In the current make-believe world of Jonny Bairstow, there are no half measures. What you see is what you get. And what you get can be flat-out surreal. Back-to-back hundreds in less than 100 balls, second-fastest fifty, second-fastest century and the second-fastest 150 for England in Test cricket, 394 runs at a strike rate of 120.12—these are extraordinary numbers that make Bairstow an outlier of the game and, frankly, an antithesis to what England stood for in red-ball cricket even a few months back.
We know extraordinary things tend to happen when Ben Stokes leads England, literally or figuratively. And with new coach Brendon McCullum unabashedly advocating an unadulterated approach that funnels the aggression of white-ball cricket into Test cricket, it was only a matter of time before the limits of the game were challenged. No one, however, encapsulates that transition better than Bairstow in England’s sharp and decisive turnaround from middling achievers to marauding victors.
New Zealand didn’t have any inkling of what was about to hit them when Bairstow took strike at Trent Bridge with England teetering on 56/3 chasing 299. Less than 35 overs later, victory was achieved in the most incendiary fashion, fuelled by “cheese and ham toastie and a cup of coffee” during tea and the tenacity to treat the target as a simple runs-per-over equation. Nothing more, nothing less. “We saw it as a one-day game,” said Bairstow. It was a madcap dash alright, but also broken down into sucker punches. A 13-run over off Matt Henry after tea, hitting Trent Boult for a maximum in the next over, followed by two more sixes again off Henry—Bairstow was dismantling the target with alarming brutality while carving a 179-run stand with Ben Stokes, 102 runs out of which came in the first nine overs after the interval alone.
Next Test at Headingley, Bairstow reaffirmed the significance of simplicity with a 162 that salvaged England’s first innings. See ball-hit ball, leave or defend, how difficult can it really be? It’s a state of mind though, not a programme with a reset button. Which is why Stokes was still possibly in a state of disbelief while recounting this: “I’d never heard a bloke get 130 off 90 (odd) balls the week before and then ask his head coach, ‘how shall I go out and play?’ Baz (McCullum) then said, ‘go and get your Sudoku book and come and sit next to me and shut up’, basically. Whatever you did last week worked, go and do it again.”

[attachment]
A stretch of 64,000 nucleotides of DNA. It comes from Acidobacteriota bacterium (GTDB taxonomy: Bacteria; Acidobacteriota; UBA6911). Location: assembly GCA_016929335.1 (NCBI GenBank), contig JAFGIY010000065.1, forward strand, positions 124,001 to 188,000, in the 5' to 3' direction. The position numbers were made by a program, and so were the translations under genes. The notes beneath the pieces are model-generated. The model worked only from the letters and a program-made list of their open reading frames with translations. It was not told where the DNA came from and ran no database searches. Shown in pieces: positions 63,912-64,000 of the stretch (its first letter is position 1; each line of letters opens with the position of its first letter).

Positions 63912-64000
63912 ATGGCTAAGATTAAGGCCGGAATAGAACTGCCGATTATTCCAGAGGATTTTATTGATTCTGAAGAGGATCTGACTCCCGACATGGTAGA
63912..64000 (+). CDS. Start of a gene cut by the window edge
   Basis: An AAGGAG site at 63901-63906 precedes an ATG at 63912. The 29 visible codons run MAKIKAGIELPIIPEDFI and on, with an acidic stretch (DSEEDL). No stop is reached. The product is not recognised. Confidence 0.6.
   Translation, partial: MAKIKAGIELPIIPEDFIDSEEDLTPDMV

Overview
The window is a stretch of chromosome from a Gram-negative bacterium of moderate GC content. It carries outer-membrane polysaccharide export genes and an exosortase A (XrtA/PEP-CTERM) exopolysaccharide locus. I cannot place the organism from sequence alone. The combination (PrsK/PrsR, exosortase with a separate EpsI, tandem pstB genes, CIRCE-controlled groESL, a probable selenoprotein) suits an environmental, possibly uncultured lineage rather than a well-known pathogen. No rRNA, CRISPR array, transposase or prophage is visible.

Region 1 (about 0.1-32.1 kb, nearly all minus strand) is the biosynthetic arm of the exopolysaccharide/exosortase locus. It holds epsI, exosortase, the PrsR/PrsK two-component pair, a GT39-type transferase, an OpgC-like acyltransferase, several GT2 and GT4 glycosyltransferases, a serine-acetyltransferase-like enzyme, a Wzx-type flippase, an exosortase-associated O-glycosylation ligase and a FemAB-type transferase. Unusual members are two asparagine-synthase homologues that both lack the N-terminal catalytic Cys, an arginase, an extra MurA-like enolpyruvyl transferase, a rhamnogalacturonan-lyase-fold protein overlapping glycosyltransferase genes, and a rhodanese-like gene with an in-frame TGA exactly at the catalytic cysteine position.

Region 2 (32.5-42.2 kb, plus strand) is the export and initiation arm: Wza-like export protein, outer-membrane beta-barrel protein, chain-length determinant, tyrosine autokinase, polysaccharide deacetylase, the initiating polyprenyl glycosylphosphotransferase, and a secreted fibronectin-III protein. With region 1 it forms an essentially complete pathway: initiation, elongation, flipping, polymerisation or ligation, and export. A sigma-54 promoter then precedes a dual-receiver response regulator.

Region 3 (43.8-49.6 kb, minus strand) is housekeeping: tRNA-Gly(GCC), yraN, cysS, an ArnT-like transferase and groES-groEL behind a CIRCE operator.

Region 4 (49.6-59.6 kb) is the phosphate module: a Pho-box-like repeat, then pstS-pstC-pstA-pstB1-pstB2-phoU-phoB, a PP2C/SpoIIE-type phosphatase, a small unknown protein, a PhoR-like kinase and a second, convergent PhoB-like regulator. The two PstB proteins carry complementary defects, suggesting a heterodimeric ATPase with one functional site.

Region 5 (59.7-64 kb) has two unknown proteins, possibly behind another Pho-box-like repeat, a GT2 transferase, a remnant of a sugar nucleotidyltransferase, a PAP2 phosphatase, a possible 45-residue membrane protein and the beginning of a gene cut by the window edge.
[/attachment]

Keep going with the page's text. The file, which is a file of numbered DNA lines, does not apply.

Every athlete’s career has been bogged by self-doubt. But if you are Bairstow, still not the first pick as England’s specialist wicketkeeper batter in the ninth year of your career, without a Test hundred after 2018 and repeatedly typecast as a white-ball mercenary, no amount of success can be reassuring at times. Thankfully for England, McCullum arrived in time to shake off that dread before the New Zealand series. That empowered Bairstow to walk up to Stokes and joke: “Fancy doing another Trent Bridge?” when the scoreboard read 21/4 at Headingley. It quickly became 55/6 but with No 8 Jamie Overton keeping company, Bairstow reached his century in just 95 deliveries. Many exceptional batters have scaled back and then attacked. But Bairstow’s genius is in not conceding any sense of lull in his game. He might be beaten but he will hit back.
“Sometimes it’s a simple game that we complicate,” Bairstow had told Sky Sports. “That’s all we’re trying to do: strip that complicated nature of it back, allow people to go out and express themselves in a way that will bring the best out of them as individuals and also as personalities. A lot of people were saying I should not be at the IPL and that I should be playing county cricket. That’s part and parcel of the game. You are playing against the best in the world at the IPL. So being able to have those gears, to be able to go and switch them up, switch them down is important.”
That maneuverability is exactly what Stokes is hoping white-ball cricket enables in Bairstow’s game when he talks about making him feel comfortable as an attacking middle-order batter. Bairstow isn’t the rule but definitely the exception, because very few can execute audacious innings like him. In their new-found Test mould thus, and against a stiffer opposition in India, England would be quietly hoping Bairstow doesn’t stop dreaming, and daring.
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